Black money has always being a contentious issue in India, with no reliable estimates regarding its exact size. Global Financial Integrity, a research and advocacy organization working to curtail illicit financial flows out of developing countries, has pegged the losses on account of illicit financial flows due to tax evasion, crime and corruption at $462 billion since 1947.
The opposition parties have often cited these figures during parliamentary debates on the issue, and the government has taken various steps to fight the menace. One of these measures is incorporating the controversial General Anti Avoidance Rule (GAAR) in the Direct Taxes Code Bill to deal with aggressive tax planning devices that circumvent tax laws.
Against this backdrop, it is worthwhile to take a look at how India compares to its peers in terms of the size of its black economy relative to the official economy.
Researchers Ceyhun Elgin and Oguz Oztunali from Bogazici University have recently constructed a novel unbalanced 161-country panel dataset over the period between 1950 and 2009, which contain estimates of shadow economies for each of these countries over this period.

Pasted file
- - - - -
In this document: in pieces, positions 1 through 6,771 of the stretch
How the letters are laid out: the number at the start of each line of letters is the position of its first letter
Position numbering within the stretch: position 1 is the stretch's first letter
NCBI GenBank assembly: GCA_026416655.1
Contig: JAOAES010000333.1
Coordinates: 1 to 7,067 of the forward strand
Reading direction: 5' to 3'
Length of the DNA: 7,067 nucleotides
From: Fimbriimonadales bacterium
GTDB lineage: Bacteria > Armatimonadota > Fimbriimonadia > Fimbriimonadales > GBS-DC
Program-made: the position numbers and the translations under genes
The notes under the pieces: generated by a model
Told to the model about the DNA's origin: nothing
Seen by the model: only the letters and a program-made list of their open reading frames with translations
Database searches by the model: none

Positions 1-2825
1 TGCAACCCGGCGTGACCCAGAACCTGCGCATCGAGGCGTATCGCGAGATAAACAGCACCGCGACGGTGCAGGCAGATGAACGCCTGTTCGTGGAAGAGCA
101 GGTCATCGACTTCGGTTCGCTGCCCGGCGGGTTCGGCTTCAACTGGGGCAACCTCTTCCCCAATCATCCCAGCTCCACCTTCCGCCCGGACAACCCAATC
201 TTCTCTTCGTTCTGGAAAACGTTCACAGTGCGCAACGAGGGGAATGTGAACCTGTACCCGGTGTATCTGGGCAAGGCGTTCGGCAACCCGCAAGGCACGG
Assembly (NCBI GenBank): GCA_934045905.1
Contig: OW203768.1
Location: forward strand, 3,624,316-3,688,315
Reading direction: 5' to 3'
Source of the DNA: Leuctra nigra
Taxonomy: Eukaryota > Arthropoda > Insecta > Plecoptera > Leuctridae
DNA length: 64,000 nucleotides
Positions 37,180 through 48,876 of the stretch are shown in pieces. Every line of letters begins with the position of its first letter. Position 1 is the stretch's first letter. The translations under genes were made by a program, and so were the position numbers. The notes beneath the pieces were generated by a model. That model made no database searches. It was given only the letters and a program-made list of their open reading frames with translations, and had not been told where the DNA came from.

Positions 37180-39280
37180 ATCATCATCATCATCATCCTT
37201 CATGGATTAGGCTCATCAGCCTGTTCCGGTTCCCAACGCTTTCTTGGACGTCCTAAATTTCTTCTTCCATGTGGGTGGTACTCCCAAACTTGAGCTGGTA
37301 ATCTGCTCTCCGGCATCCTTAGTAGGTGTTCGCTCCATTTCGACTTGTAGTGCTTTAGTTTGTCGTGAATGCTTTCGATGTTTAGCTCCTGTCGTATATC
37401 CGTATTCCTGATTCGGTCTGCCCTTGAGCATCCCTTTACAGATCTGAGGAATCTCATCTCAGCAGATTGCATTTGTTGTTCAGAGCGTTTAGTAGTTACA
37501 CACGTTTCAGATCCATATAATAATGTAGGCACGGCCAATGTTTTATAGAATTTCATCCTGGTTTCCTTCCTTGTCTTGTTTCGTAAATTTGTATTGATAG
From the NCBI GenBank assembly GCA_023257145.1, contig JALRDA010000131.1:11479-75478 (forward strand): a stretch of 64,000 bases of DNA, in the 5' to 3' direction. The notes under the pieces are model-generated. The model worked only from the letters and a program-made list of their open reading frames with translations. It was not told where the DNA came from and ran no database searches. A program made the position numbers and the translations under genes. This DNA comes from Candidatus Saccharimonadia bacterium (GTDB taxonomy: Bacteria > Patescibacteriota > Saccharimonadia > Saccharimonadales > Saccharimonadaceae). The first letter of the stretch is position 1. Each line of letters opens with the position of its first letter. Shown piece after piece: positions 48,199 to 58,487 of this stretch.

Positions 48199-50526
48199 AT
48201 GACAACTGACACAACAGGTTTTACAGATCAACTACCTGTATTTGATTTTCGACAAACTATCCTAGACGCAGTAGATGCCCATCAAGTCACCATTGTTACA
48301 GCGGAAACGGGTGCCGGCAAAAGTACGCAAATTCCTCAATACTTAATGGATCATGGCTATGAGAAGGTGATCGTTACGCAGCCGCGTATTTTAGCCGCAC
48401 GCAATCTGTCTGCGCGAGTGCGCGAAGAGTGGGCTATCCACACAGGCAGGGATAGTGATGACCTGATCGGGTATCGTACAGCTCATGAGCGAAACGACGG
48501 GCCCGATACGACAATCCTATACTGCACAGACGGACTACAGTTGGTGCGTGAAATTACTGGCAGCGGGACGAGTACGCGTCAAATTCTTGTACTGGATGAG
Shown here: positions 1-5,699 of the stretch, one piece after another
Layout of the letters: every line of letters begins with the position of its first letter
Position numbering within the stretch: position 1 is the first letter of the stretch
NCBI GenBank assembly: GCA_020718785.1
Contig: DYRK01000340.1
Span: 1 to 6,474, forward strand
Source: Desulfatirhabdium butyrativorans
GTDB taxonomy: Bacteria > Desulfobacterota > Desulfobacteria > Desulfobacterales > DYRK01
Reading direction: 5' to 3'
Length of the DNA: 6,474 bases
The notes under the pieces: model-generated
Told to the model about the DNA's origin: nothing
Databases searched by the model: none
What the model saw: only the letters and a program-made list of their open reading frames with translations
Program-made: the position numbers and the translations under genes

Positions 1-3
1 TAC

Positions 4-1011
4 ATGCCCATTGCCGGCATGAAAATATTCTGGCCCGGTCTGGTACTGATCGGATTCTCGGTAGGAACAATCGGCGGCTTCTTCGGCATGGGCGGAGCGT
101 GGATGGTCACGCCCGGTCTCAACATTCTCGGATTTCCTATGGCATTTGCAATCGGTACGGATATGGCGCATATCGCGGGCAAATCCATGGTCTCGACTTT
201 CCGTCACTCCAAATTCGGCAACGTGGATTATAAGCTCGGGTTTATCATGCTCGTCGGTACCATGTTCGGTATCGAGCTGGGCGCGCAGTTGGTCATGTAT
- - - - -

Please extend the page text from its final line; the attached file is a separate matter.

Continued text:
They use a two-sector dynamic general equilibrium model, a new methodology, to estimate the size of the shadow economy in various countries. This is superior to existing methodologies as it is free from the statistical errors that riddle existing estimation models.
A look at chart prepared from the data reveals that India has fared better than most its BRICS peers in bringing down the relative size of its shadow economy. For instance, the estimate of shadow economy for India has fallen from 40.39% of official gross domestic product (GDP) in 1950 to 23.71% in 2008, whereas it has fallen from 63.86% to 37.5% for Brazil over the same time period. In the case of Russia, the shadow economy was 41.82% of GDP in 2008.
This clearly shows that India has done reasonably good job of reducing the size of its shadow economy as compared to its peers, but a look at China’s data suggests lot more needs to be achieved. The Chinese shadow economy fell from 34.06% in 1952 to 13.36% in 2008.